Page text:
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Saving Up For a Down Payment
Personal Finance

Saving Up For a Down Payment

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Increasing your savings comes down to a simple formula: earn more and spend less. There are ways that everyone can pursue both simultaneously, slowly but surely building the down payment for a future home purchase.

Plan Your Future

Becoming a homeowner can feel like a pipedream at times. For those living on a tight budget, figuring out ways to put money aside for a down payment often seems like a distant reality.

The financing terms for your future house vary on a number of considerations, but arguably the biggest factor is how much you can afford to devote towards a down payment.

Experimenting with TipRanks’ mortgage calculator can give you a good sense for how your prospective loan will be impacted by the size of your down payment, along with the implications on the overall size and scope of your mortgage.

Decide the amount you want to save, considering both your circumstances and the price range in your desired geography. Once you have arrived at this figure, you can make a plan for how to make your vision become a reality.

Place Your Money In a Savings Account

There are two ways to build your savings: make more or spend less. For most individuals, a marked increase in your monthly income is probably not an option. If a major raise in salary or starting a side hustle is not in the cards, one step everyone can take is to maximize earnings from existing monies.

The advantage of checking accounts is that your money is readily available to use for everyday needs. However, most checking accounts offer little to no interest payments, meaning that you are not earning any money on the funds you are holding in these accounts. Move the monies you do not need constant access to into a savings account, shopping around for the ones offering higher interest rates.

Another option to consider is investing your money in a Certificate of Deposit, also known as a CD. CDs tend to offer better interest rates than regular savings accounts, but they come with the stipulation that you will not be able to access your money for a predefined amount of time (unless you pay a penalty). If you can afford to part with your money for a number of months or even a few years, this is a great way to make sure that your money is truly working for you.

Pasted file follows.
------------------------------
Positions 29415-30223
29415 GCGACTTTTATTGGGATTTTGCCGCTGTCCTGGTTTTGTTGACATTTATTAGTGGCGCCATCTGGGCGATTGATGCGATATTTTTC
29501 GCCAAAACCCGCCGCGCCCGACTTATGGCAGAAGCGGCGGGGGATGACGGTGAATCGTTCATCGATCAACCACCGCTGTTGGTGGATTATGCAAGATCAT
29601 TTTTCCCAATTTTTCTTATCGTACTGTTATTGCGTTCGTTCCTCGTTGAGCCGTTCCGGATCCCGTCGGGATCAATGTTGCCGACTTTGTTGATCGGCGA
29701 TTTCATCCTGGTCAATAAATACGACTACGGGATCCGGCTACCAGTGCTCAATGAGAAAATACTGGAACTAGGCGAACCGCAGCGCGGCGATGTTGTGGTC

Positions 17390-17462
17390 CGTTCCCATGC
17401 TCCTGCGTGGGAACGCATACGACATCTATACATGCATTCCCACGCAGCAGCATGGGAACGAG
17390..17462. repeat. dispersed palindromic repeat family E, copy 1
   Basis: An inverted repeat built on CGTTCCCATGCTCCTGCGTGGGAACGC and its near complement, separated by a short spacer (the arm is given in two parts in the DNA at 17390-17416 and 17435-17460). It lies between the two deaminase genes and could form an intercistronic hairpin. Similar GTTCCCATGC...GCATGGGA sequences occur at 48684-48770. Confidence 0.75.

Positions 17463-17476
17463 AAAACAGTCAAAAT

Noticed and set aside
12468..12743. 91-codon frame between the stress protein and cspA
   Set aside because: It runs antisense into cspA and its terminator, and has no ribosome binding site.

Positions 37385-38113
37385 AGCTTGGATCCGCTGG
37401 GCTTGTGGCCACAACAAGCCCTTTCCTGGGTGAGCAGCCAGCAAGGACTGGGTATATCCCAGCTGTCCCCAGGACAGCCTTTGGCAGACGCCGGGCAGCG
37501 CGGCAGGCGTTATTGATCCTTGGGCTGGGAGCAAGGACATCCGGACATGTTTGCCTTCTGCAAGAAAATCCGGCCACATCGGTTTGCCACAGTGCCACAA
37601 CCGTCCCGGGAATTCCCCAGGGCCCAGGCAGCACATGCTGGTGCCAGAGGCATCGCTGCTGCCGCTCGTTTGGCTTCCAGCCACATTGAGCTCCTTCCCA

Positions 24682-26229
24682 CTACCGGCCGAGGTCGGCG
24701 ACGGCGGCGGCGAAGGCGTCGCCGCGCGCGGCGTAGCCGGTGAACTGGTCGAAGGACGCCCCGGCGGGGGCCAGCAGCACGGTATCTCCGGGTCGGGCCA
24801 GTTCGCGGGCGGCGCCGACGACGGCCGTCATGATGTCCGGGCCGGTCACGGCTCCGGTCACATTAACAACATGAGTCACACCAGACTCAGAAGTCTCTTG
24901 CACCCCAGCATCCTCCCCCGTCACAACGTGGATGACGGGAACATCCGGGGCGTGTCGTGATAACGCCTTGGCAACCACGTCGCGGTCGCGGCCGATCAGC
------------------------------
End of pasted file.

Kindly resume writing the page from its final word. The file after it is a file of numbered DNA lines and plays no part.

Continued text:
It is always a good idea to confirm that you are only placing your monies in banks or credit unions that are insured by the Federal government. Banks are insured by the Federal Deposit Insurance Corporation; credit unions are insured by a separate agency called the National Credit Union Administration. Both are U.S. government agencies that offer standard insurance on up to $250,000 in deposits.

Avoid Bad Spending Habits

There are a number of helpful tips that can help you spend less, such as avoiding impulse buys, constructing a budget, and being intentional about large purchases.

(1) Avoid impulse buys: The 30 day rule is a good organizing principle to employ to avoid impulse buys. The basic gist is to wait 30 days before making purchases on items that are not necessities. For instance, a great new deal on a 6-month membership at the snazzy gym down the street definitely sounds enticing. Before signing up, wait 30 days to see if it is something that you truly need, or if your current membership or at-home gym can fulfill your needs. If after 30 days have transpired the desire remains, you can proceed with the knowledge that it is something you actually want (and will hopefully use).

(2) Create a monthly budget: While the main reason we create lists prior to going grocery shopping is to avoid forgetting to buy something, it has the added benefit of preventing the purchase of those bags of cookies you did not mean to come home with. Planning out your monthly spending in advance will help you stay disciplined, sidestepping both larger impulse buys and even smaller purchases. For example, if you have set aside $100 for dining out, once you have reached this limit you will have a built-in excuse to avoid ordering pizza (again).

(3) Be intentional about big purchases: If you plan on making a larger purchase, spend some time researching your options. Outlays on furniture, vacations, or other large items can vary greatly, and by looking around you may find some bargains. On the flip side, if you are unable to find a great deal, taking the time to fully consider the purchase might help you realize whether it is something you can do without.

Conclusion: Earn More, Spend Less

Increasing your savings comes down to a simple formula: earn more and spend less. There are ways that everyone can pursue both simultaneously, slowly but surely building the down payment for a future home purchase.

Do not neglect opportunities to earn more interest by moving your money into a savings account, but also be both smart and intentional with your monthly purchases.

Keeping your eyes on this ultimate goal of home ownership can provide the necessary motivation and discipline required to stay committed to your stated plan. As your savings continue to grow, and a prospective down payment begins to materialize, the reality of home ownership will start to feel within reach.

Learn money management, and use data-driven stock insights with TipRanks.


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